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Undergraduate | LTU-GEG1MAV-2023

Mapping, Analysing and Visualising Data

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Study method

100% online


100% online

Entry requirements

No ATAR needed

No prior study


12 weeks

Start dates

  • 31 July 2023

Price from


Upfront cost


HECS-HELP and FEE-HELP available

About this subject

What you'll learn

1. An understanding of the relationship between maps, colonial projects and their legacies.

2. An understanding of basic principles of data collection, mapping, and spatial analysis.

3. An understanding of the big data, its possibilities, and its limitations.

4. Demonstrate competence in the use of computerised planning information.

    • • History of maps. Early maps. Explorers/colonial mapping.
    • • The world in 2D - projections. Mercator. How to read a map. Elements of a map (scale, legend, north star etc.).
    • • Cartography. Symbols, lines, points, polygons, labels.
    • • Visualization of data. Thematic maps. Choropleths, contour lines, isopleths.
    • • GIS basics. Layers - vector vs raster. Common GIS apps/tools.
    • • Coordinate systems. Time zones. Mappable data - geo-referencing. GPS.
    • • Remote sensing. Maps as data source. Satellites. Collection of data from sensors. Changes in geography over time.
    • • GIS data types and file formats. Analysing data in QGIS.
  • Throughout history, maps have been fundamental in shaping our view of the world and articulating our place in it, at local and regional scales. Maps guide us in everyday tasks but can also be a means to get global overviews on current topics. Today, as in the past, geo-spatial information is a valuable commodity, harnessed by researchers, governments, business and the public. But maps are not purely scientific objects; they are inherently ideological and subjective, communicating the beliefs, power structures and aspirations of particular times, people and places. This subject introduces concepts and perceptions of geographical space and relationships in different cultures, past and present.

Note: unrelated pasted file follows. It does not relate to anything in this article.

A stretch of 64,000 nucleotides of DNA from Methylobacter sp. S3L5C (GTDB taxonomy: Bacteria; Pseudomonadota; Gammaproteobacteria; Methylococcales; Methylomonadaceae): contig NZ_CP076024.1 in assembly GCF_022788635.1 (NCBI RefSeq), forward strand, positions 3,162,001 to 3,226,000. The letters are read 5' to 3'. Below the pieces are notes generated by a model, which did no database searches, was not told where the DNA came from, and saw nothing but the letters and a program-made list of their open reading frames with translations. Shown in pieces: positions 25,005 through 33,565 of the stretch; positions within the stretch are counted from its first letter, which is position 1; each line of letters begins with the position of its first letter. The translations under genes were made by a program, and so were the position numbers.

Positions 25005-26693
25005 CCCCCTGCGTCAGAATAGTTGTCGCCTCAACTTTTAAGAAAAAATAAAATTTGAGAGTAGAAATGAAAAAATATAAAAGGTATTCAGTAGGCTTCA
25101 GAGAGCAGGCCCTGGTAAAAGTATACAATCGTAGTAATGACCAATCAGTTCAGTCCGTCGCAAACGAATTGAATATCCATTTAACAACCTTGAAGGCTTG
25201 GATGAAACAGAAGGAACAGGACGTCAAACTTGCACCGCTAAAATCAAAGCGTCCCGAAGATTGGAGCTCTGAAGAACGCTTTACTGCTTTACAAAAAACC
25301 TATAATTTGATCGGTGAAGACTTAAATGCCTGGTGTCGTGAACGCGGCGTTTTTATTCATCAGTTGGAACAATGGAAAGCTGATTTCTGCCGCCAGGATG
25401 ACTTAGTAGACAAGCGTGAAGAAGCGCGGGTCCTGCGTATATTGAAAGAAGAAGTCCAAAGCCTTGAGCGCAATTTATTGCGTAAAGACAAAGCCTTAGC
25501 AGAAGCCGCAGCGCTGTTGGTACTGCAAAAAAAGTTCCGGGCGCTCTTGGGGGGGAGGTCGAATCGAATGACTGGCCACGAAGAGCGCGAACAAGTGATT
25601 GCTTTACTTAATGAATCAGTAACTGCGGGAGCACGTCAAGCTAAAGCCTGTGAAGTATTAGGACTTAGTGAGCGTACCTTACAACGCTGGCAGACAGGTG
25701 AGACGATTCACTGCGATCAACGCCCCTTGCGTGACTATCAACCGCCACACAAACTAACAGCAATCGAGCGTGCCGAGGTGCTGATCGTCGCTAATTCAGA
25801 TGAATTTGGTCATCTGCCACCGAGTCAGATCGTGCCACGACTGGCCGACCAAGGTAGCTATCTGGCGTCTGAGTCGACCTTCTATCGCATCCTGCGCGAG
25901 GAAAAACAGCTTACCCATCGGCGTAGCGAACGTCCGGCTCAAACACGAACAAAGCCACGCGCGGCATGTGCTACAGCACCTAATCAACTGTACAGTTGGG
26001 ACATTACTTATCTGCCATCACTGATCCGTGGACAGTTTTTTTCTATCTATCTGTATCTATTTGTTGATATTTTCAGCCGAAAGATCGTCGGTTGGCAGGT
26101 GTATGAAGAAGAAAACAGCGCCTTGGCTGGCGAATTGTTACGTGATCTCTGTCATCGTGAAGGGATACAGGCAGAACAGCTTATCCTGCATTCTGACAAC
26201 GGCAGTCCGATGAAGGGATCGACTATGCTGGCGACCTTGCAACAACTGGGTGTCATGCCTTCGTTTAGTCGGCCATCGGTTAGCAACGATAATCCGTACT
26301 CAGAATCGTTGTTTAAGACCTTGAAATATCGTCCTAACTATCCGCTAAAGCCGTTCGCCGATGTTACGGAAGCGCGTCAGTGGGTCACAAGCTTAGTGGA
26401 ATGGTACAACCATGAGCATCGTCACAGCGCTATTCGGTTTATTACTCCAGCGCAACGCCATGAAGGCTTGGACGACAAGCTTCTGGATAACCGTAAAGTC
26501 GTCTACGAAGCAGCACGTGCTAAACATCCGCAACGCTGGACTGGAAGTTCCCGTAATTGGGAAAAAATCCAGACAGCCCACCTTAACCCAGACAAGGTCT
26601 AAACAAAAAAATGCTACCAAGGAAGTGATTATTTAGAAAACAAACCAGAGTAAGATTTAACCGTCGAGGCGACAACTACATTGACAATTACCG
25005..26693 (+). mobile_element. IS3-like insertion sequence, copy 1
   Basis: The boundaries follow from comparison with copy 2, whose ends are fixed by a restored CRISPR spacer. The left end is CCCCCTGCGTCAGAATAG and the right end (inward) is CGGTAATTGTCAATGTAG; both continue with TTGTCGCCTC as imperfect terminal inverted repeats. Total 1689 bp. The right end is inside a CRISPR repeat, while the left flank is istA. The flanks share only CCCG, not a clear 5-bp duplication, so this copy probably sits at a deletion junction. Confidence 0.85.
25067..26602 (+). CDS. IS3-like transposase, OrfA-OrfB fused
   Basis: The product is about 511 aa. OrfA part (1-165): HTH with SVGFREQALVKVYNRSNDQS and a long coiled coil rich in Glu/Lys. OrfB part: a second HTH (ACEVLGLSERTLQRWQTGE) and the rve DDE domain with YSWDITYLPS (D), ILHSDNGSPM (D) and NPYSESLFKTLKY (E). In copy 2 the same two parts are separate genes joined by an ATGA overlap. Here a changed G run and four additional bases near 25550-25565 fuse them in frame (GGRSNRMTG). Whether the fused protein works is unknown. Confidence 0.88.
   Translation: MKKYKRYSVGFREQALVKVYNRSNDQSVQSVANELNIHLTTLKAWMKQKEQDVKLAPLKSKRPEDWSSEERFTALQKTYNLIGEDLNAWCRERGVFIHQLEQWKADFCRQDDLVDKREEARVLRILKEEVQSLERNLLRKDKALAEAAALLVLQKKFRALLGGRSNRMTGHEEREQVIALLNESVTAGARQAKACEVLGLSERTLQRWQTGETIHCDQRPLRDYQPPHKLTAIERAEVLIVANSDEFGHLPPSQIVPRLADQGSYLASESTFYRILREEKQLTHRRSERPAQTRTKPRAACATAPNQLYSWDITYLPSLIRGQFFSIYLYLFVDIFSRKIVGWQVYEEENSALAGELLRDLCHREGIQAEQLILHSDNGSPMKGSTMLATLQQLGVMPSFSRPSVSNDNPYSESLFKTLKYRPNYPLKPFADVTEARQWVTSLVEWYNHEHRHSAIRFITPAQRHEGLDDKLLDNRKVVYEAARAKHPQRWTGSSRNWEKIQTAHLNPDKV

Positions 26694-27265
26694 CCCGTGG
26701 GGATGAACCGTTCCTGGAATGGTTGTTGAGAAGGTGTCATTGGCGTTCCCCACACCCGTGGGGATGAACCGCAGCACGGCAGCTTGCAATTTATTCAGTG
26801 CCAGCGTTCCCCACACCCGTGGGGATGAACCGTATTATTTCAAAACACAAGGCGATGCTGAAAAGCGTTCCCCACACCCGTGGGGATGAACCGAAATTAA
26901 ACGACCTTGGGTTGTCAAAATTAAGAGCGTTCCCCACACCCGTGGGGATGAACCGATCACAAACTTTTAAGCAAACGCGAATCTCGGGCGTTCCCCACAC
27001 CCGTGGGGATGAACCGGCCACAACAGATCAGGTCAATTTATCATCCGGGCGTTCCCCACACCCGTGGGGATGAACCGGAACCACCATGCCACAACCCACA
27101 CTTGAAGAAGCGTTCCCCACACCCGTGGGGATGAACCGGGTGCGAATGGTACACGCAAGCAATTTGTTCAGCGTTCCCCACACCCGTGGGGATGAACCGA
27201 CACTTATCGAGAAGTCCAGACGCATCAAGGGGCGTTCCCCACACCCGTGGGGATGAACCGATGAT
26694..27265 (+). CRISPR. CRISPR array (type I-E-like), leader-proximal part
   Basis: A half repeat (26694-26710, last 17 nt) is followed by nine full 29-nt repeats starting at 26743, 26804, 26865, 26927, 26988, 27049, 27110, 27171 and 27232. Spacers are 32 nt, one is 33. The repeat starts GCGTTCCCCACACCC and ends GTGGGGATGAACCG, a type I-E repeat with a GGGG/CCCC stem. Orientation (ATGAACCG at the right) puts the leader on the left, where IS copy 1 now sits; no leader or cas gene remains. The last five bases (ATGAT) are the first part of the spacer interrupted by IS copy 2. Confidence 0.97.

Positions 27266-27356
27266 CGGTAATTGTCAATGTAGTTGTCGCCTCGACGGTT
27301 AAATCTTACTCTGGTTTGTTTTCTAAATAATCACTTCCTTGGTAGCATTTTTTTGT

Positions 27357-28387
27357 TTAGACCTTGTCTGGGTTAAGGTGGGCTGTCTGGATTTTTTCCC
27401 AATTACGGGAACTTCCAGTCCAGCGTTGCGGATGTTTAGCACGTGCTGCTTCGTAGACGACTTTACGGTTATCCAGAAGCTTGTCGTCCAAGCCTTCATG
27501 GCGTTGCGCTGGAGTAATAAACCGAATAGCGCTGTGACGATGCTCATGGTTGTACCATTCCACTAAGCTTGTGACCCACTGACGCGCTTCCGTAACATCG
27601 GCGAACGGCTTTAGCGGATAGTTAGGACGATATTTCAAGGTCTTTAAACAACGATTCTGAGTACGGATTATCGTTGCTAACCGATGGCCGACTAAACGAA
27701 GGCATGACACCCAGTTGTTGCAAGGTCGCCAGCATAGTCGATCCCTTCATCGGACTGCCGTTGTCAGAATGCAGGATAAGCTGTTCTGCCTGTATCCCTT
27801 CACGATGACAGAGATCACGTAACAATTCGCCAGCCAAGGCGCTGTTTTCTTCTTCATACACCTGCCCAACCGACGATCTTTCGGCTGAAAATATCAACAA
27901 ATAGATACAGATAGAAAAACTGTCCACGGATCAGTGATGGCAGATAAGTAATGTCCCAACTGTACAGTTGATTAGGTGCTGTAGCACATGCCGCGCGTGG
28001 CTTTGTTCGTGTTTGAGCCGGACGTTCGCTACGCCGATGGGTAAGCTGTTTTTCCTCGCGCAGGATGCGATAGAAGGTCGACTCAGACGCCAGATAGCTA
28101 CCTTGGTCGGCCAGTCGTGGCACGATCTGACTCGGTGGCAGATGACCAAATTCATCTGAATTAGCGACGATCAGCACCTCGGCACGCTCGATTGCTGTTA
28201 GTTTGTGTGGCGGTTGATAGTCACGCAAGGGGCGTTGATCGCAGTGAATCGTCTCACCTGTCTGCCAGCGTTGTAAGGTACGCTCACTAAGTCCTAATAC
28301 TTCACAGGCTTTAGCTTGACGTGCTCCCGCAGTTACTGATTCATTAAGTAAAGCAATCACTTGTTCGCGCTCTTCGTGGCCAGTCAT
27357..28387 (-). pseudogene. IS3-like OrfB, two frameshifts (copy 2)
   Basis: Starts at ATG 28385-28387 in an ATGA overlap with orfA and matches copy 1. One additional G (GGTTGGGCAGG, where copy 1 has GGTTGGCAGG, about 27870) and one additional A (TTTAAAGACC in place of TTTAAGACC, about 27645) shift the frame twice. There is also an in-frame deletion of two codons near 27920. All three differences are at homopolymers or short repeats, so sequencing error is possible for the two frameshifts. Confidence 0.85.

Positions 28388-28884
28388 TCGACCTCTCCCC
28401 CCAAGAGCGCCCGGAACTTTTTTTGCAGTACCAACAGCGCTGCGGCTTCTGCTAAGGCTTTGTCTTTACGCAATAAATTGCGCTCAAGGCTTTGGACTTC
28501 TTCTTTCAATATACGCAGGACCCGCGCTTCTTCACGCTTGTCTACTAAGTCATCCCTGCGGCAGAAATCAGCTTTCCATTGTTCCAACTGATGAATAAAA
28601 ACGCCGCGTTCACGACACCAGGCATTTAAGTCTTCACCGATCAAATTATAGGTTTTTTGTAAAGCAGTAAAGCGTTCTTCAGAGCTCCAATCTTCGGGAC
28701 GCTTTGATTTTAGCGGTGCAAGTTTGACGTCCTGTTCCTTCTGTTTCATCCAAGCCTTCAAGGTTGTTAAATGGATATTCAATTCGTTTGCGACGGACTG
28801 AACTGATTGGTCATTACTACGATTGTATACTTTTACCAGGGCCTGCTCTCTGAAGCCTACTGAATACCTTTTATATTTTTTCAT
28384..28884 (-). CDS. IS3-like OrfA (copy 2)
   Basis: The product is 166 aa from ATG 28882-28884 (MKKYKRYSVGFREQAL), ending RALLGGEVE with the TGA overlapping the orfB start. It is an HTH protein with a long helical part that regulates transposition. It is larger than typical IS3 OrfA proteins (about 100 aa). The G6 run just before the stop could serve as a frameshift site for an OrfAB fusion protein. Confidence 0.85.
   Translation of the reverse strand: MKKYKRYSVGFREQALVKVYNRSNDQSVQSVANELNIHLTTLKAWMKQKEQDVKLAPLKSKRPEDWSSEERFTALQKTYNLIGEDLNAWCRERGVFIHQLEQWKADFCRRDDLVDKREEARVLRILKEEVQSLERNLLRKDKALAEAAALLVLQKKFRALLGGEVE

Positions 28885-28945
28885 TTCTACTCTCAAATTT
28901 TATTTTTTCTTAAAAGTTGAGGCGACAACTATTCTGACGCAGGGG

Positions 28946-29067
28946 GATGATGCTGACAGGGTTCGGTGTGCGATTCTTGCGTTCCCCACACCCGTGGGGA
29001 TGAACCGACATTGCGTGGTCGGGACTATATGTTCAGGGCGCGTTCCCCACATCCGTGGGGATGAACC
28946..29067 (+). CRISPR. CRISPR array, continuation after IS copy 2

• Report (1,200-word equivalent) This report aims to promote critical thinking with regard to collecting, analysing and reporting data (30%)
    • One final essay (1,200-word equivalent)This essay focuses on the theoretical elements of mapping and visualising data. (30%)
    • Workshop activities (1,600-word equivalent) These activities aim to build students practical skills. (40%)
  • For textbook details check your university's handbook, website or learning management system (LMS).

  • The third university established in Victoria, La Trobe University has a diverse community of more than 38,000 students and staff. Its commitment to excellence in teaching and research prepares students to make a bold and positive impact in today's global community. La Trobe provides Open Universities Australia with its core tenets, entrepreneurship and sustainability.

    Learn more about La Trobe.

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    QS Ranking 2023: 20

    Times Higher Education Ranking 2023: 16

Entry requirements

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